230664 New Tools and Technologies: The Way Forward?

Monday, November 8, 2010 : 9:30 AM - 9:50 AM

William Burman, MD , Infectious Diseases, Denver Public Health, Denver, CO
The marked increase in TB among HIV-infected persons and the expanding epidemic of multidrug-resistant TB (MDR-TB) threaten global control. Recent events in South Africa illustrate the public health emergency when these two threats collide dramatic outbreaks of a lethal disease among a highly-susceptible population. Clearly, new tools are needed to regain control of TB. First, better diagnostic tests are needed. The sputum smear, the standard test to diagnose TB in high-burden countries, is insensitive. Drug resistance testing is not available in high-burden settings, meaning that most patients with MDR-TB die without a diagnosis or appropriate treatment. Lack of drug resistance testing in sub-Saharan Africa allowed an epidemic of MDR-TB to spread widely before its presence was detected. Second, new drugs are needed to treat both drug-resistant and drug-susceptible TB. Current therapy for MDR-TB has marginal activity, is toxic and requires tremendous resources to provide 2 years of daily therapy. Finally, a vaccine with greater efficacy than the BCG vaccine would greatly help regain TB control. After years of inactivity, there are now well-organized research efforts to improve TB diagnostics, drugs, and vaccines. A number of challenges remain: retaining industry involvement when the market is large but high-burden countries are poor, assuring the involvement of key subgroups of patients in research (children, patients with HIV and/or drug-resistant TB). With recognition of these barriers and creative efforts on the part of governments, non-governmental organizations and industry, major progress will be made to regain control of TB within the next decade.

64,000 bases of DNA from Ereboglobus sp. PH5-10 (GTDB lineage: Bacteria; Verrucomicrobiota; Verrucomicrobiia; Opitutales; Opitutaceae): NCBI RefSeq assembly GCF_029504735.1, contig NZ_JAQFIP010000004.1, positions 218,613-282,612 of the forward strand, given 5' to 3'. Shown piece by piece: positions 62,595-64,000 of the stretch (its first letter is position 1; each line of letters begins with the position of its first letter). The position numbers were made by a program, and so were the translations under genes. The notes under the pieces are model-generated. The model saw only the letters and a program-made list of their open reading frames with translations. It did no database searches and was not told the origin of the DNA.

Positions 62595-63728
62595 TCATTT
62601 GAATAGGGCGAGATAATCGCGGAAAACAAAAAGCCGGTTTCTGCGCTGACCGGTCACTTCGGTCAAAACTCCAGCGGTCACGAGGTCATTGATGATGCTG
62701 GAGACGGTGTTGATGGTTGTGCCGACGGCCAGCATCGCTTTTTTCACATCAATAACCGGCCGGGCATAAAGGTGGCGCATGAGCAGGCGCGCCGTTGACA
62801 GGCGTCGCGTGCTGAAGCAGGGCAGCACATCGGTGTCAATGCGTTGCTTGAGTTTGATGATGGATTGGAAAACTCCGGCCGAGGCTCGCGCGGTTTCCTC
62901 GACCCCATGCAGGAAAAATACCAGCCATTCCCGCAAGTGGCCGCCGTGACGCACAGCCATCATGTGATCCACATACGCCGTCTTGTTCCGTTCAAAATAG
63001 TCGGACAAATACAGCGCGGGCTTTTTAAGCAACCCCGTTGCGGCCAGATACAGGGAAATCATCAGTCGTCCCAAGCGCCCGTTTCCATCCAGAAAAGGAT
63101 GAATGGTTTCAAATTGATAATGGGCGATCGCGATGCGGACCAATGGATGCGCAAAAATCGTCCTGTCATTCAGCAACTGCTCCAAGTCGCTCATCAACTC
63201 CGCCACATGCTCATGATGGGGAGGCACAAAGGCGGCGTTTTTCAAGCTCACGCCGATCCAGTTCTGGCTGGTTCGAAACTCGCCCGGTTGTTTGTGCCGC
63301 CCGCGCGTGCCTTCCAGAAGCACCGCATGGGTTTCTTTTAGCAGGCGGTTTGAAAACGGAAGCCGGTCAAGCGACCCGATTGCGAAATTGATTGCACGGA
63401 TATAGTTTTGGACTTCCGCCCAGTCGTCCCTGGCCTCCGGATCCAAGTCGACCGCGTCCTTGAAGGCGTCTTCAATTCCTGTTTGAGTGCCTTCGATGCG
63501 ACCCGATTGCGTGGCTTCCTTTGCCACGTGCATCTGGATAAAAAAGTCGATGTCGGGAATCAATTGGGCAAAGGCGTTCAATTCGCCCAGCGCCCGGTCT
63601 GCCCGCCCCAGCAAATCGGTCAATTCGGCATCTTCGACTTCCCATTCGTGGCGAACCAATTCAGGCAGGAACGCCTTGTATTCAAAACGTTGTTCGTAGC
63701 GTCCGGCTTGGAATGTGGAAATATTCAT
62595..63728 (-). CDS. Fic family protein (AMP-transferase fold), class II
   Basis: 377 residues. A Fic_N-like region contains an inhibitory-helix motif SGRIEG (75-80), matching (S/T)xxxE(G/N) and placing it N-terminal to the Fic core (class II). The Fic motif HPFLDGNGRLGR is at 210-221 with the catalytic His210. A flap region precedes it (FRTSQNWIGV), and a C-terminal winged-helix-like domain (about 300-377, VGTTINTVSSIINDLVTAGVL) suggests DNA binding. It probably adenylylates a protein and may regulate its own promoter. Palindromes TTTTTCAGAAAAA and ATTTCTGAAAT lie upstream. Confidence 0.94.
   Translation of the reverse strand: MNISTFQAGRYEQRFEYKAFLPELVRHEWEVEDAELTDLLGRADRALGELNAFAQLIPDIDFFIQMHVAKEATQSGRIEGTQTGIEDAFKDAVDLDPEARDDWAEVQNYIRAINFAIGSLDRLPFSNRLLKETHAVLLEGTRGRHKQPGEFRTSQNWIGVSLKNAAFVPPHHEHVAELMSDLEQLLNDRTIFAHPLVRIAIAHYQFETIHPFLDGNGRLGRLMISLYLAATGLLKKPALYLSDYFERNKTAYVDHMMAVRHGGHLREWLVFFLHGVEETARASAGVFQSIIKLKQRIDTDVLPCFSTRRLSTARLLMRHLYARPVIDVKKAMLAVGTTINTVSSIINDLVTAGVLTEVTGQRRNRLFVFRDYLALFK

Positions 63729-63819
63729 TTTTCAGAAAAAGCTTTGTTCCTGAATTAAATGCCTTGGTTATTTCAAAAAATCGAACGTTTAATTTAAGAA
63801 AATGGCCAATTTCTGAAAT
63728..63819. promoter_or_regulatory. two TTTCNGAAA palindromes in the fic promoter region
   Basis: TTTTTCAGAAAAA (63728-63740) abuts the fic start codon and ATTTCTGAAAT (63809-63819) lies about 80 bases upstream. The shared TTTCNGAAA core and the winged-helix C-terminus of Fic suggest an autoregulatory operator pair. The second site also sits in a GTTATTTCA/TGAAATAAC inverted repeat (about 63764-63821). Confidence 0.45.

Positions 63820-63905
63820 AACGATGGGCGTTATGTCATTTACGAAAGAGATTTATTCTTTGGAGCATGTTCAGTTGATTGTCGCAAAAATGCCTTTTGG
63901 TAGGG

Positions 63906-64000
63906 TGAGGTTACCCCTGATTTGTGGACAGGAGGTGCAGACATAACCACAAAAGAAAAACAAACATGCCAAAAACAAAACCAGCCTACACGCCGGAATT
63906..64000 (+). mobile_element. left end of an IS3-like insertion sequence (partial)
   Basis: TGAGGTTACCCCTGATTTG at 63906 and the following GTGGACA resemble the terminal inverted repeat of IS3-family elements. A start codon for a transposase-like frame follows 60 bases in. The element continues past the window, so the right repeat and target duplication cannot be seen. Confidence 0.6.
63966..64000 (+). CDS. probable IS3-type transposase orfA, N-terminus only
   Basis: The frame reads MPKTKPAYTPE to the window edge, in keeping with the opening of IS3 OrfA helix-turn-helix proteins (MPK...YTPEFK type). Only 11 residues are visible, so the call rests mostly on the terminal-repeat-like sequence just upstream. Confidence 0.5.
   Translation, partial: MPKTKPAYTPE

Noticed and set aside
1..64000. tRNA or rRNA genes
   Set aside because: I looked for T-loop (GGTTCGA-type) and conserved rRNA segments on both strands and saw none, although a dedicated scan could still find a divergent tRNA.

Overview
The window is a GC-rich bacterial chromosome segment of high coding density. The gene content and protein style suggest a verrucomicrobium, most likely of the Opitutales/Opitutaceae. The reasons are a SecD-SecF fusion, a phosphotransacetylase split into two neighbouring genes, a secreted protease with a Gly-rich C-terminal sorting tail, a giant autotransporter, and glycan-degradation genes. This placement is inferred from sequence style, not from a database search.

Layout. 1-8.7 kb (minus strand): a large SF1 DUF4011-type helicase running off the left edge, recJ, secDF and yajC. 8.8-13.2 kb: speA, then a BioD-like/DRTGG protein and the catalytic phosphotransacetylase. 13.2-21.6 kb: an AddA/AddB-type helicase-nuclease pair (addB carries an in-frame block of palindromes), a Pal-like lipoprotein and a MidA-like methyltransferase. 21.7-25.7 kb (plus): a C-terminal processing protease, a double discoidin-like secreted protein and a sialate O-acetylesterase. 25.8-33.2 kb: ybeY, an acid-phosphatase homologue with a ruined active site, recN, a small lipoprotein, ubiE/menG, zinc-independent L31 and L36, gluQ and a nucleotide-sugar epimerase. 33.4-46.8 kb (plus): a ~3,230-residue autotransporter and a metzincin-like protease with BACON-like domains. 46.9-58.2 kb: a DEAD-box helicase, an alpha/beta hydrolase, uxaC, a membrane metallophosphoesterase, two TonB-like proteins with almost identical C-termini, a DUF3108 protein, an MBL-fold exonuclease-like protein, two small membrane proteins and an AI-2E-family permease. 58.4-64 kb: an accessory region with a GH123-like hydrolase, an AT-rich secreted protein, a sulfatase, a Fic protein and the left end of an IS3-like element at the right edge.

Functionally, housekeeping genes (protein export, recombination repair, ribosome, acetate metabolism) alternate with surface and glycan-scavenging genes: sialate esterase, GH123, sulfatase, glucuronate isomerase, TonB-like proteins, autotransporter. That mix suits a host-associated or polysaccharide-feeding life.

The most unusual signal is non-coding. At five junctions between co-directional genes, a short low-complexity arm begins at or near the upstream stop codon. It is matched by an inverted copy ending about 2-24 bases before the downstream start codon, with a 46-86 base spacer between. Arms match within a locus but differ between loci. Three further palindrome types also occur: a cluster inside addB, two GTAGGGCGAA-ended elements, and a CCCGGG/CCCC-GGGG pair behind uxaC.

Learning Areas:
Protection of the public in relation to communicable diseases including prevention or control
Public health or related research

Learning Objectives:
Describe 2 key limitations of current diagnostic testing for TB List 2 barriers to widespread implementation in high-burden settings of better tests or treatments for TB.

Presenting author's disclosure statement:

Qualified on the content I am responsible for because: I have been involved in TB drug development for the past 15 years and currently chair the science planning committee of the Tuberculosis Trials Consortium, a multicenter clinical trials group devoted to improving the treatment of TB. I also work on TB trial design for the AIDS Clinical Trials Group.
Any relevant financial relationships? No

I agree to comply with the American Public Health Association Conflict of Interest and Commercial Support Guidelines, and to disclose to the participants any off-label or experimental uses of a commercial product or service discussed in my presentation.